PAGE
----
Achieving Reversible H2/H+ Interconversion at Room Temperature with Enzyme-Inspired Molecular Complexes: A Mechanistic Study

Nilusha Priyadarshani, Arnab Dutta, Bojana Ginovska, Garry W. Buchko, Molly O'Hagan, Simone Raugei, Wendy J. Shaw

Research output: Contribution to journalArticlepeer-review

38 Citations (Scopus)


Inspired by the contribution of the protein scaffold to the efficiency with which enzymes function, we used outer coordination sphere features to develop a molecular electrocatalyst for the reversible production/oxidation of H2 at 25 °C: [Ni(PCy 2NPhe 2)2]2+ (CyPhe; PR 2NR′2 = 1,5-diaza-3,7-diphosphacyclooctane, Cy = cyclohexyl, Phe = phenylalanine). Electrocatalytic reversibility is observed in aqueous, acidic methanol. The aromatic rings in the peripheral phenylalanine groups appear to be essential to achieving reversibility based on the observation that reversibility for arginine (CyArg) or glycine (CyGly) complexes is only achieved with elevated temperature (>50 °C) in 100% water. A complex with a hydroxyl group in the para-position of the aromatic ring, R′ = tyrosine (CyTyr), shows similar reversible behavior. NMR spectroscopy and molecular dynamics studies suggest that interactions between the aromatic groups as well as between the carboxylic acid groups limit conformational flexibility, contributing to reversibility. NMR spectroscopy studies also show extremely fast proton exchange along a pathway from the Ni-H through the pendant amine to the carboxyl group. Further, a complex containing a side chain similar to tyrosine but without the carboxyl group (CyTym; Tym = tyramine) does not display reversible catalysis and has limited proton exchange from the pendant amine, demonstrating an essential role for the carboxylic acid and the proton pathway in achieving catalytic reversibility. This minimal pathway mimics proton pathways found in hydrogenases. The influence of multiple factors on lowering barriers and optimizing relative energies to achieve reversibility for this synthetic catalyst is a clear indication of the intricate interplay between the first, second, and outer coordination spheres that begins to mimic the complexity observed in metalloenzymes.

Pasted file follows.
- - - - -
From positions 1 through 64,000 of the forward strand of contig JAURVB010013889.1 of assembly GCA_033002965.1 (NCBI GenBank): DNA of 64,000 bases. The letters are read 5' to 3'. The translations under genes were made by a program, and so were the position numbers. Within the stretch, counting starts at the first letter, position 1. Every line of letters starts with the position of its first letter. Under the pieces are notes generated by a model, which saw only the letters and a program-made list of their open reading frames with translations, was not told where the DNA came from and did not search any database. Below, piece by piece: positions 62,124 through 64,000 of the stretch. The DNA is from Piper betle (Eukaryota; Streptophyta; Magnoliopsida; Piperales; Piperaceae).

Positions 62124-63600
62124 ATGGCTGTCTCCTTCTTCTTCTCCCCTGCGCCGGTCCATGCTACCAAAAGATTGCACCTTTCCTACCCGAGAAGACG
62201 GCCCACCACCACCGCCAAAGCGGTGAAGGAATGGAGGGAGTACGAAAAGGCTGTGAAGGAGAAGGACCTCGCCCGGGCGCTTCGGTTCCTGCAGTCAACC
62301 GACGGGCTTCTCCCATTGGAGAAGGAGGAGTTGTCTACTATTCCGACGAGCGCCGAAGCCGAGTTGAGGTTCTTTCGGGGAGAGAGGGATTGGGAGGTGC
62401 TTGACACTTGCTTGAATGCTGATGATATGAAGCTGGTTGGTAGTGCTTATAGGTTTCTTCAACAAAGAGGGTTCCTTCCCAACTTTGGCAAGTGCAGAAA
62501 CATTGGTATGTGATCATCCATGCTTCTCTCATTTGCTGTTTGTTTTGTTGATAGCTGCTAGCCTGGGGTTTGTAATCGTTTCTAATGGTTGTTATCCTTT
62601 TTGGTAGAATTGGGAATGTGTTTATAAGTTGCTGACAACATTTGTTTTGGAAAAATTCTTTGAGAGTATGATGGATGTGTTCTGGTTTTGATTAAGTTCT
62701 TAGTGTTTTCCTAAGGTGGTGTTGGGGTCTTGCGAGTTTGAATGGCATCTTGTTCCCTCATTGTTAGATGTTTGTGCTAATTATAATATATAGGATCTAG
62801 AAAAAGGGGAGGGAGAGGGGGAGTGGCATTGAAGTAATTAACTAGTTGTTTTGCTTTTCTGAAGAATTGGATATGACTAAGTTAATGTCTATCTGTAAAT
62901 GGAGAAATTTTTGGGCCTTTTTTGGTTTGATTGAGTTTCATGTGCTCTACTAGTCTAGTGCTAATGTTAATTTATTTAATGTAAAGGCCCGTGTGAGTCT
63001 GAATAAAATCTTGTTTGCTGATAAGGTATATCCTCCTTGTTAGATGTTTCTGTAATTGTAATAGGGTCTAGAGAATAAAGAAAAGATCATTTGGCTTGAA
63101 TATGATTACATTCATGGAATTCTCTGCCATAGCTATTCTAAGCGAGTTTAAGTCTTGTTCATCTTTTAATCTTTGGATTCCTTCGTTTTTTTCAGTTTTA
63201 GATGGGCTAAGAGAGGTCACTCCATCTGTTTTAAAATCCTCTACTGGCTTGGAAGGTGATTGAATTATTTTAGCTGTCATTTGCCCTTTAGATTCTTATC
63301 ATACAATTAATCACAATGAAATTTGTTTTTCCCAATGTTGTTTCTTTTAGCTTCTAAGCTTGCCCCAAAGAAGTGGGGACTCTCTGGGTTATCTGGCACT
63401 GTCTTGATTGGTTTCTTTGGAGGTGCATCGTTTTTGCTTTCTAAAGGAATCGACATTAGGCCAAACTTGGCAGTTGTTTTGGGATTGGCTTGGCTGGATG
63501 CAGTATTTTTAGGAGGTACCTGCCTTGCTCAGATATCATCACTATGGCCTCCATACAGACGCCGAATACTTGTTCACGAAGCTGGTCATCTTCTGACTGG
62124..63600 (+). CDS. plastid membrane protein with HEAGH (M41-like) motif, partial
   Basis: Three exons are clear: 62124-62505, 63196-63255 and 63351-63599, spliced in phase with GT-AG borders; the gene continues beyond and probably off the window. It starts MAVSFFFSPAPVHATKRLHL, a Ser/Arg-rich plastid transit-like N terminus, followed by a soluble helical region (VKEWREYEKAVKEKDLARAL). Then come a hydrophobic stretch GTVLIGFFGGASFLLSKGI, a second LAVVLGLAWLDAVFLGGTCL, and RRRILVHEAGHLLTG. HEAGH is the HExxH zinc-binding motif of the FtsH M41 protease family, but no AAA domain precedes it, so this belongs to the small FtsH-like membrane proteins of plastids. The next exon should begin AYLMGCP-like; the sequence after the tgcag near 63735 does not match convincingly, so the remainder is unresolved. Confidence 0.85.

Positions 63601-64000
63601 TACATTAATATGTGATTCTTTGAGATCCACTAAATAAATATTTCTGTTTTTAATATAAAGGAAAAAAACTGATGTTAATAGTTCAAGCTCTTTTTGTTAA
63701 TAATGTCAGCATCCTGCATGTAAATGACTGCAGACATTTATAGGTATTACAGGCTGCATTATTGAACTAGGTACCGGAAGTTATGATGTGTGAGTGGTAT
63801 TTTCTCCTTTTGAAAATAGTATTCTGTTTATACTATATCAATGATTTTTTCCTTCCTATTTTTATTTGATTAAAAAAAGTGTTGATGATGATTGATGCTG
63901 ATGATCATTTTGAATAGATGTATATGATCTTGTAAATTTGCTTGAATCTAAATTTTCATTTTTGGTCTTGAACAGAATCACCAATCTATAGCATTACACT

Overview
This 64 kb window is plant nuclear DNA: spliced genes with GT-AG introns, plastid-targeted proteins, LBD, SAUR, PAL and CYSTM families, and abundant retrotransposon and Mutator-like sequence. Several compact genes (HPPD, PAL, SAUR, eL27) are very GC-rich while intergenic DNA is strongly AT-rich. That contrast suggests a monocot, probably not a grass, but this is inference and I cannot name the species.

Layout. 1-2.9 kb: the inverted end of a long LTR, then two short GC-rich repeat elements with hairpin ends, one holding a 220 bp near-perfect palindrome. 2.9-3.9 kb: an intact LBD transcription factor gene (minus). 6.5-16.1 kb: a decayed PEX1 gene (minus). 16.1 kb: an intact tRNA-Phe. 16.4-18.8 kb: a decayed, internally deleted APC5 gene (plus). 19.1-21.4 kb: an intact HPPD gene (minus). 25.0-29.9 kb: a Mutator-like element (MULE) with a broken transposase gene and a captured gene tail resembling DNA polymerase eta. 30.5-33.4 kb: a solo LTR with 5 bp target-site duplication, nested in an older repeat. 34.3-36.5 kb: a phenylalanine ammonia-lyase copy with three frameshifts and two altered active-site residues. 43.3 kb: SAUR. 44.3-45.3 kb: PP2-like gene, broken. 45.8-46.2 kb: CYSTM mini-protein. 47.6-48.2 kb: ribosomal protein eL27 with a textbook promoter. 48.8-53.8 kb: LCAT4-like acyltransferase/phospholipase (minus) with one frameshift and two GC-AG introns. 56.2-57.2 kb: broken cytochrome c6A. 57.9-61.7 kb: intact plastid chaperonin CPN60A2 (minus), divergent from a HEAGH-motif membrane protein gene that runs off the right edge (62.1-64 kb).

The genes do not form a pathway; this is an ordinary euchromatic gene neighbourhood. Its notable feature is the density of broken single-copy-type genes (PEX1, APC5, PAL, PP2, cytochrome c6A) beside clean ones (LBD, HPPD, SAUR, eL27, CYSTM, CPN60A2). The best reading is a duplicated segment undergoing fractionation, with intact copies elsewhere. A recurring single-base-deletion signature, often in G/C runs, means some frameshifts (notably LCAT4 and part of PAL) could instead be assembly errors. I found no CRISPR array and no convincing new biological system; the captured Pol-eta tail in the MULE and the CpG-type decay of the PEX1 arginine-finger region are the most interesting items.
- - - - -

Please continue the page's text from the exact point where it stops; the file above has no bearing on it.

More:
Original languageEnglish
Pages (from-to)6037-6049
Number of pages13
JournalACS Catalysis
Issue number9
Publication statusPublished - Sep 2 2016


  • enzyme mimic
  • hydrogen production/oxidation
  • outer coordination sphere
  • renewable energy
  • reversible electrocatalysis

ASJC Scopus subject areas

  • Catalysis

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